In my “summer vacation” post, I talked about the tools I’d be using to learn iOS development. One of them is the obvious choice: XCode, the Apple IDE, and the standard tool for developing iPhone and iPad apps. The other is a new tool, RubyMotion, which attempts to simplify iOS development with Ruby as the programming language and Rake as the primary build tool. Each has its pros and cons, and I thought that it would be interesting to learn iOS development through these two different tools and their different approaches.
James Kovacs, Tech Evangelist for the development tool company JetBrains — the people behind IntelliJ IDEA, RubyMine and ReSharper (quite possibly the most-loved Visual Studio add-on) — read my post and kindly offered me a free licence for AppCode, their IDE for MacOS and iOS development with Objective-C. In his email, he wrote:
No strings attached. Develop the next Angry Birds with it and make your millions. Wax poetic about it on your blog. Or bitch and complain about a missing killer feature. Or ignore it entirely and use Xcode exclusively. It’s really up to you.
Thank you, James! Consider AppCode added to my set of tools that I’ll be using while learning iOS development.
Having spent three years in the .NET world, I’ve become acquainted with Visual Studio. It’s one of the few Microsoft products that even the most ardent Microsoft-basher will say, often through gritted teeth, beats out all the others in its field. I agree; it’s an excellent IDE, and along with the underappreciated Windows Live Writer blog editing tool, is one of those precious few Microsoft tools that is consistently a pleasure to use.
Nice as Visual Studio is, it’s made even nicer by ReSharper, which adds a whole raft of utility features to Visual Studio. It takes so much drudgery out of coding that I know a number of developers who refuse to use Visual Studio without it (and a handful of purists who disdain those who use it, saying that they’re not really coding anymore). I’ve noodled a little bit with ReSharper, and liked what I saw. At the very least, it gives me some confidence that AppCode, coming from the same vendor, might have something going for it.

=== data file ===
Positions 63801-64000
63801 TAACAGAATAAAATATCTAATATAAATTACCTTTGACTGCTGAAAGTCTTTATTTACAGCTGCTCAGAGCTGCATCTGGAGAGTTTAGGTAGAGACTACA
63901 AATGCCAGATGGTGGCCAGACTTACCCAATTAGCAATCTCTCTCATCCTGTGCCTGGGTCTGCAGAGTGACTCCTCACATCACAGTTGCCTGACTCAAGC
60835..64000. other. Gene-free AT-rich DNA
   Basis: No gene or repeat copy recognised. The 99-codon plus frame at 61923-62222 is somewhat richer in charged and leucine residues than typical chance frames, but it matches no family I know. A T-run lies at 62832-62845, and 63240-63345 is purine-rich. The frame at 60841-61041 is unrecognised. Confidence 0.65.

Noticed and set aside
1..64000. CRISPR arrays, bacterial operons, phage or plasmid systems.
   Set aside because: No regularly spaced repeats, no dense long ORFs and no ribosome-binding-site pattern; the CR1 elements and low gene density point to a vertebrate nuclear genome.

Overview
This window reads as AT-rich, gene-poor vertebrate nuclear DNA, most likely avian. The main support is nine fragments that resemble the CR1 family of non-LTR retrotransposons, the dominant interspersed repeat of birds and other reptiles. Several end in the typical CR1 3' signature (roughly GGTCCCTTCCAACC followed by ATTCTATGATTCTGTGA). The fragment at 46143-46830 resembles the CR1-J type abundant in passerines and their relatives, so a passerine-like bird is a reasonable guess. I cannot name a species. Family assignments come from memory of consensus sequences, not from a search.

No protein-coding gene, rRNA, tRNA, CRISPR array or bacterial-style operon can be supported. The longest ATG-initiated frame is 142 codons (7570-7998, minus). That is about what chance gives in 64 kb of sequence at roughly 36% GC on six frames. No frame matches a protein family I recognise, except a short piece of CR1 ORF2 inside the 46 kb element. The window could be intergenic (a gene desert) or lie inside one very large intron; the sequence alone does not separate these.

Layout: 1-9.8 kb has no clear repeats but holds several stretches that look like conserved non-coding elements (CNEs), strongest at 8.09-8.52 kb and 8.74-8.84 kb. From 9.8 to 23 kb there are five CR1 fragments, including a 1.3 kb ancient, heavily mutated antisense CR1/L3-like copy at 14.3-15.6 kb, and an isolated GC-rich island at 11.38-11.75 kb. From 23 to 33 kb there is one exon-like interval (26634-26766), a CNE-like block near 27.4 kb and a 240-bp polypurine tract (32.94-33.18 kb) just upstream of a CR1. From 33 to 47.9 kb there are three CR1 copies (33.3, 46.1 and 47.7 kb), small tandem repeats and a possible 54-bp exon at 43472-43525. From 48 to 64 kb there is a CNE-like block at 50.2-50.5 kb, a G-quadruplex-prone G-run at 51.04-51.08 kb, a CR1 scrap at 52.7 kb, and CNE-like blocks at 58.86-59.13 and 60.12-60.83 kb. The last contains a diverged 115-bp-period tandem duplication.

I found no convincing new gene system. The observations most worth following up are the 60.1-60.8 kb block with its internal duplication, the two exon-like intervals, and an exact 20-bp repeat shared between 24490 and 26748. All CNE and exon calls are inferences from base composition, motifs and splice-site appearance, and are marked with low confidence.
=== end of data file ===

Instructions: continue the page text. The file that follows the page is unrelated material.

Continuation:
XCode doesn’t get the same love that Visual Studio does. You’ll find many MacOS and iOS developers who like it enough and who’ll point out that it’s improved greatly over the past little while, but even the die-hard fans will say that it’s pretty clunky in places. That’s part of the appeal of alternative tools like RubyMotion, and I was curious to see how AppCode stacks up.
A little searching took me to The Code Sheriff, Yoni Tsafir’s blog, and an article in which he compared XCode to AppCode in a number of categories. AppCode wins in a number of categories, especially in those where you are doing a lot of straight-up coding: making quick fixes, refactoring, code completion and generation, keyboard shortcuts and code inspection. In other words, the sort of stuff with which ReSharper juices up Visual Studio.
AppCode doesn’t have an interface-building tool like Interface Builder, which is no longer its own app; it’s now part of XCode. I’m going to experiment with building apps with XCode alone along with taking a hybrid approach and bouncing between XCode and AppCode. That’s not all that different from bouncing between Visual Studio for coding and Expression Blend for UI, something which I did regularly when I was the Windows Phone evangelist.
So now it’s XCode, AppCode and RubyMotion. Thanks, James and JetBrains!